“And I will give them one heart and one purpose: to worship me forever, for their own good and for the good of all their descendants. And I will make an everlasting covenant with them: I will never stop doing good for them. I will put a desire in their hearts to worship me, and they will never leave me. I will find joy doing good for them and will faithfully and wholeheartedly replant them in this land” (Jeremiah 32:39-41).
This everlasting covenant is mentioned by one other prophet prior to Jeremiah. In the context of the entire passage (chapter), it’s clear that the everlasting covenant will be a new one which would consolidate and bring to fruition the Abrahamic and Davidic covenants (See Isaiah Chapter 61).
The eternal New Covenant would be the all-important spiritual component and counterpart—salvation through Messiah Jesus—of the unending land and dynasty covenants with Abraham and David, respectively: From Jerusalem the capital of the Promised Land of Israel, Messiah will rule and reign forever.
Israel’s National Rejection of Their Messiah
Alas, it’s taken nearly 2,000 years for God’s people to (begin to) recover from the reason why their second temple was destroyed, and why they were exiled to the four corners of the earth. Jesus knew this would happen. And it broke his heart. He also predicted the fall of Jerusalem and the utter destruction of the Temple, which took place less than 40 years later.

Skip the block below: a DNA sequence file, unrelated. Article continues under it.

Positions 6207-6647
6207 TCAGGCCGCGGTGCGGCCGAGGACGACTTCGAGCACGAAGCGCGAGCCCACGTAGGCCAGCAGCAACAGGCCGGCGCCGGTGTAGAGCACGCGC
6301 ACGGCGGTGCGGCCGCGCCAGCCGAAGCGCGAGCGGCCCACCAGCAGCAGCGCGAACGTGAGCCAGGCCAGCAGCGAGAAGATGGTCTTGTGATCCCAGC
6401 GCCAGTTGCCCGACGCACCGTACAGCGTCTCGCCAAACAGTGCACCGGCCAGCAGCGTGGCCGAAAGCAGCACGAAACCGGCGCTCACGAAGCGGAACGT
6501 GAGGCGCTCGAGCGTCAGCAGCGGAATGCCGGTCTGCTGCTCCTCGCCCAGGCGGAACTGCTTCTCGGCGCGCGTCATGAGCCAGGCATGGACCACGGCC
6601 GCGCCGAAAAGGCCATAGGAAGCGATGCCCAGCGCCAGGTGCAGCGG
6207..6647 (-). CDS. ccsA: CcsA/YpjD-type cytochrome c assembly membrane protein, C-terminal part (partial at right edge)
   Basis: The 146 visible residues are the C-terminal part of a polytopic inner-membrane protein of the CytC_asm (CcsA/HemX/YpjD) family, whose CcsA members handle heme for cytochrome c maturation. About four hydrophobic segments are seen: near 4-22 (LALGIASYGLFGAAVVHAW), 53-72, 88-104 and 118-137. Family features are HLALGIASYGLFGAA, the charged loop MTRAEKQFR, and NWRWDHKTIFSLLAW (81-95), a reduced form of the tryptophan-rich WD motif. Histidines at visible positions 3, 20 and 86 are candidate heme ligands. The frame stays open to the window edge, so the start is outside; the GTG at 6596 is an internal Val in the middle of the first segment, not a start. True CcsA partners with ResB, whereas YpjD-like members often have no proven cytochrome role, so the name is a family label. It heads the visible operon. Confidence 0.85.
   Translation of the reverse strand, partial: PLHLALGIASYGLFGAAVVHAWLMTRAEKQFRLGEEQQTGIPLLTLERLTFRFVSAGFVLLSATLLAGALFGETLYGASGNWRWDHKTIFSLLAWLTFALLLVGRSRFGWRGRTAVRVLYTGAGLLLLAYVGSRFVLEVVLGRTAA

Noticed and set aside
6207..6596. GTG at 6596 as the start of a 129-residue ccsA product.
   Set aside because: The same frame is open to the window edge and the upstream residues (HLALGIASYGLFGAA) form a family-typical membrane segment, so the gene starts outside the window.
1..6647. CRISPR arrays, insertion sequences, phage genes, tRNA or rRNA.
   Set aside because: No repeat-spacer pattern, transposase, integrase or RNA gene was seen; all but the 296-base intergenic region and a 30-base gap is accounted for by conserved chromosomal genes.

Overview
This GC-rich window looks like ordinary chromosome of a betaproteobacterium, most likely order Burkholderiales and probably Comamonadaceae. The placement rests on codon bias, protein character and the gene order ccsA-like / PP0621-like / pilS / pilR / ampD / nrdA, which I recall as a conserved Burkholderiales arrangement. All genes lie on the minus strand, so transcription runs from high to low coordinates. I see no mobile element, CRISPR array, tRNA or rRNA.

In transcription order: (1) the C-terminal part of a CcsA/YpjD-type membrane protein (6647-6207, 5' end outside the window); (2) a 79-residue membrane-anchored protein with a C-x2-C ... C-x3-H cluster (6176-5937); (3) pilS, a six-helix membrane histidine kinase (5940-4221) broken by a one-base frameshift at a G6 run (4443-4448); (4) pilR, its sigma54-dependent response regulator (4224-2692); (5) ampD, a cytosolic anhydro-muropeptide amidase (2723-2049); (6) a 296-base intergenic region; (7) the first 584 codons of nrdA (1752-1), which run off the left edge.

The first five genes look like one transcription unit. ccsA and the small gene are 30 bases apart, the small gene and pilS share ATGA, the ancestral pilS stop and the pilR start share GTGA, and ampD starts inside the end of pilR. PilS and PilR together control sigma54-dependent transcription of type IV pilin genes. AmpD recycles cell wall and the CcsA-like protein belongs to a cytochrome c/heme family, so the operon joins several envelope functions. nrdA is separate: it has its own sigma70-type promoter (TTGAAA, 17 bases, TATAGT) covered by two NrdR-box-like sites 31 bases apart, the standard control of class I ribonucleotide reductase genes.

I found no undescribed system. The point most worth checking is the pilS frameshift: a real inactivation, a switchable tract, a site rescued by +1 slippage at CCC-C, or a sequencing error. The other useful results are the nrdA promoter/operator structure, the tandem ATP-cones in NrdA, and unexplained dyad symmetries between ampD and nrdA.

First, Jesus’ poignant plea for Jerusalem and the people he and his Father formed as a nation separated to God; a people to whom he brought the New Covenant and for whom he would die:
“Jerusalem, Jerusalem, who kills the prophets and stones those who are sent to her! How often I wanted to gather your children together, the way a hen gathers her chicks under her wings, and you were unwilling. Behold, your house is being left to you desolate! For I say to you, from now on you will not see Me until you say, ‘Blessed is He who comes in the name of the LORD!’” (Matthew 23:37-39, NASB). In Hebrew, the last sentence reads: Baruch haba b’shem Adonai.
Your house being left to you desolate is what would happen to Israel (dispersion) as/when the Temple was destroyed. In the very next chapter, we read Jesus’ graphic description of the Temple’s fate:
About 40 years elapsed from the onset of Jeremiah’s ministry—during which time he foretold the New Covenant and the destruction of Solomon’s Temple—to when that Temple was destroyed. It would be a prophetic preview of Israel’s rejection of the New Covenant (their Messiah) followed by the subsequent destruction of the 2nd Temple and (this time) complete loss of the sacrificial system, and (this time) a horrifically long dispersion.